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Montreal’s Izakaya Kinoya has been a hit on the city’s food scene since its opening in 2012, but Jean de Lessard’s recent renovation of the Japanese tapas bar is expected to draw even larger crowds eager to experience its chaotic, but cozy atmosphere. Covering an area of 4,500 square feet, the reclaimed wood creates a fractal geometry that is glue-laminated onto the walls and ceilings in all directions. Graffiti and other artwork reinforce the urban grittiness of the place. The furniture and lighting were reused from the restaurant’s previous design.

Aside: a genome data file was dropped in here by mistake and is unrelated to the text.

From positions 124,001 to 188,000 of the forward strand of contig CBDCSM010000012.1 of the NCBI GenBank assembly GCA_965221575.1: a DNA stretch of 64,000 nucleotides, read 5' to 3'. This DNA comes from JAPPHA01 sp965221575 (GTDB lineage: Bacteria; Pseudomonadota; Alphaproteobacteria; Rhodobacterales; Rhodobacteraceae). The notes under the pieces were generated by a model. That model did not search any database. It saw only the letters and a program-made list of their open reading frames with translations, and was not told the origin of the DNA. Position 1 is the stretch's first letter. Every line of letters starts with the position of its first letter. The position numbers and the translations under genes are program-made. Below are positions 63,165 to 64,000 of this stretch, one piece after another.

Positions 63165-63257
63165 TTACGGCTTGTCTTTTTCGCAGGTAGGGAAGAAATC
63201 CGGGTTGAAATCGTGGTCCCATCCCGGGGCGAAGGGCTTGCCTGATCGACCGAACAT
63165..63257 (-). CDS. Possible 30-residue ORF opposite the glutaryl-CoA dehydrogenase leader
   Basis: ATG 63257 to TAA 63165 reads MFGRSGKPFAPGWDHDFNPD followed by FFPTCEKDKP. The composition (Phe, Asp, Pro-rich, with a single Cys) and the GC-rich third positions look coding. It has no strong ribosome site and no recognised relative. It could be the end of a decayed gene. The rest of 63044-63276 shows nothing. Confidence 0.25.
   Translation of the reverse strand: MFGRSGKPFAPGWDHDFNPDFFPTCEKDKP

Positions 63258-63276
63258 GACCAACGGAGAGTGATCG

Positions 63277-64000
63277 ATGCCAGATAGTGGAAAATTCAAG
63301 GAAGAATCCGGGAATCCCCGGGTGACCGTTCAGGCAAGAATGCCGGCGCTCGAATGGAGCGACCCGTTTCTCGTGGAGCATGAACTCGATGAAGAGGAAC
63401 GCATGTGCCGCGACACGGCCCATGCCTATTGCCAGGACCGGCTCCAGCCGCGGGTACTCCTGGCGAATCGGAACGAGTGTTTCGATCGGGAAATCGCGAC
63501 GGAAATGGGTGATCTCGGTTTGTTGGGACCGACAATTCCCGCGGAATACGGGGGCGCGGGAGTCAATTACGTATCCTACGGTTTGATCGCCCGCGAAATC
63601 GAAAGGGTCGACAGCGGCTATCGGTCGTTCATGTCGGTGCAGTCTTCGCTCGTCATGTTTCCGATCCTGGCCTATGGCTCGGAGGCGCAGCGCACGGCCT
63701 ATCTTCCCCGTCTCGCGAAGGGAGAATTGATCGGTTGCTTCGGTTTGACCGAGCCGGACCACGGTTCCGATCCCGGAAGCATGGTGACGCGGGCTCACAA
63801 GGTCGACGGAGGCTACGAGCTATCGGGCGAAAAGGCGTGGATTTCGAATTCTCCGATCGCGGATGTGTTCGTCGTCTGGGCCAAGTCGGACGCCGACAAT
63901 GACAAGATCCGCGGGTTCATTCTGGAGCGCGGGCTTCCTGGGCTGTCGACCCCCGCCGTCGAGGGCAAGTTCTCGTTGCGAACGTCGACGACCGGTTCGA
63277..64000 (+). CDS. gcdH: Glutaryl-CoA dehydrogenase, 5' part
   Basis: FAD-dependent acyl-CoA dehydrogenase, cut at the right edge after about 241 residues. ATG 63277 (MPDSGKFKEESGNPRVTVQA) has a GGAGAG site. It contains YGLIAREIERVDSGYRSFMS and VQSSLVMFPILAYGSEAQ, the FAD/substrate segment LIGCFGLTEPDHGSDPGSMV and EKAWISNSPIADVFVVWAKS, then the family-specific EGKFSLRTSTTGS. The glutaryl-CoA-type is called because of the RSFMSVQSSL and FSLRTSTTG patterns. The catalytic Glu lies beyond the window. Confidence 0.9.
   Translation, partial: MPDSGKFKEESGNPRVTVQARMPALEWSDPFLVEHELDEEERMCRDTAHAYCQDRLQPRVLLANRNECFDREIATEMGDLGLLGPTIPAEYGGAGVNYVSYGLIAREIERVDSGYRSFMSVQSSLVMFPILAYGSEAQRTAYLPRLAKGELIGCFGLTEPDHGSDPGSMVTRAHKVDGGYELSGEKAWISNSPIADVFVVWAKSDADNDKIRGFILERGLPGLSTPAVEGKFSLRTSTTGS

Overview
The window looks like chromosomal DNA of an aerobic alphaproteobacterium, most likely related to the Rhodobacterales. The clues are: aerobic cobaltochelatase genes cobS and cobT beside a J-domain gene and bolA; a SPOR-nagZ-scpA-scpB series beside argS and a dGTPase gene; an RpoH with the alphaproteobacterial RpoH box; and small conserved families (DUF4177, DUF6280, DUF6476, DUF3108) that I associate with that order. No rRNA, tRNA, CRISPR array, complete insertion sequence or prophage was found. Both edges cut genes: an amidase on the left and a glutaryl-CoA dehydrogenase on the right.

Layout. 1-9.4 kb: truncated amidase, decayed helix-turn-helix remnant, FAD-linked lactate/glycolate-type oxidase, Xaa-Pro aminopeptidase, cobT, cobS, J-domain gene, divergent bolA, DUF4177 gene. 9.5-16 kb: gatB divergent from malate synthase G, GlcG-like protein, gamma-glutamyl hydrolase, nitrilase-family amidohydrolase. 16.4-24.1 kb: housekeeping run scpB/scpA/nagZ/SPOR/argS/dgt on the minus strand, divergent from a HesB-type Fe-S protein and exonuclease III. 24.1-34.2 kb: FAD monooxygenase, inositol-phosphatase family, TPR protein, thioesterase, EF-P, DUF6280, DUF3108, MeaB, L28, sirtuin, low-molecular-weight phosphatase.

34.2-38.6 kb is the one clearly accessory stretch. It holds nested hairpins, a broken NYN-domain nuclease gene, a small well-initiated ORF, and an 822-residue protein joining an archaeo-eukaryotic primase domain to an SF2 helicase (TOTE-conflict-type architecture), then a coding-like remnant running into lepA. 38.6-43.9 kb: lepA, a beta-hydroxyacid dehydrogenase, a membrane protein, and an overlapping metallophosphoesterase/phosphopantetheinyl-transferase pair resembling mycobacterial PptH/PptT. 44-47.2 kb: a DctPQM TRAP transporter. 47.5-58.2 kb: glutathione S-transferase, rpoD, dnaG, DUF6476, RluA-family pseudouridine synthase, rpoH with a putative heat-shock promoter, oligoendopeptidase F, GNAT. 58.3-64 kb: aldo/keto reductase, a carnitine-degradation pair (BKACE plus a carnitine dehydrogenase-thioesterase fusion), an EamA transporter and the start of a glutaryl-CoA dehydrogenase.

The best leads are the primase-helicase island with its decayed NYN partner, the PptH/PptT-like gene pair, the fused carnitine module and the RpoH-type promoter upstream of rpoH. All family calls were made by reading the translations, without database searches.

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“It’s a fantasy cave where people are in a constant visual exploration mode,” says carpenter Dominic Samson, who handled the project’s woodworking. The restaurant is set inside a box frame to create a well-defined boundary between the mundane surrounding streetscape and the chaotic interior “that is totally focused on the business of partying.” Lessard created a vertical drop of four to five feet between the front and back parts of the ceiling to create a cocoon effect.

+ Jean de Lessard

Images via Jean de Lessard